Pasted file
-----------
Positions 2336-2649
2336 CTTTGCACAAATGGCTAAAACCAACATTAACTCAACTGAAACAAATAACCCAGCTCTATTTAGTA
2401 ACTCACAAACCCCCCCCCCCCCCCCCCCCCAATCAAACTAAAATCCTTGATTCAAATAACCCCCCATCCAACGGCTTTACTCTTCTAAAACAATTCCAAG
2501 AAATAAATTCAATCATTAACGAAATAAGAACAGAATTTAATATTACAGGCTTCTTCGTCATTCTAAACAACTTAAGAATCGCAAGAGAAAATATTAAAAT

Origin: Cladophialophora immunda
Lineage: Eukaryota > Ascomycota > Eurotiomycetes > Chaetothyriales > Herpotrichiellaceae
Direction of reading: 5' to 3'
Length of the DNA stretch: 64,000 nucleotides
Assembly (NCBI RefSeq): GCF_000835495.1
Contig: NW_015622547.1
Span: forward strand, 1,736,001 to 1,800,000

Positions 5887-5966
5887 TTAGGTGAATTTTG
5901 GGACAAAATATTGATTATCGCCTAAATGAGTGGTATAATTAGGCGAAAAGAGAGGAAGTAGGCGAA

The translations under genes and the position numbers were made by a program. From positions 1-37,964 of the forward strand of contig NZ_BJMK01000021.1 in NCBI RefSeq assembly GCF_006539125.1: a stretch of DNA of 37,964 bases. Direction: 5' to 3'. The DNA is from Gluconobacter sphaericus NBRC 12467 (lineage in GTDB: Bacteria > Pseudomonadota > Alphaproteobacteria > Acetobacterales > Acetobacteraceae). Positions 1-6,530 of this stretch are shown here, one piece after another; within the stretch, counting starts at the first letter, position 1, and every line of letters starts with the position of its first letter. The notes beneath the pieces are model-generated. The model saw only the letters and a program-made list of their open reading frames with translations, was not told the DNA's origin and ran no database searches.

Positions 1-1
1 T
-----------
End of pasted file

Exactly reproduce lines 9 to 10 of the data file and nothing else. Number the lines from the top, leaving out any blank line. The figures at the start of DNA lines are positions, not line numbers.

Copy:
Assembly (NCBI RefSeq): GCF_000835495.1
Contig: NW_015622547.1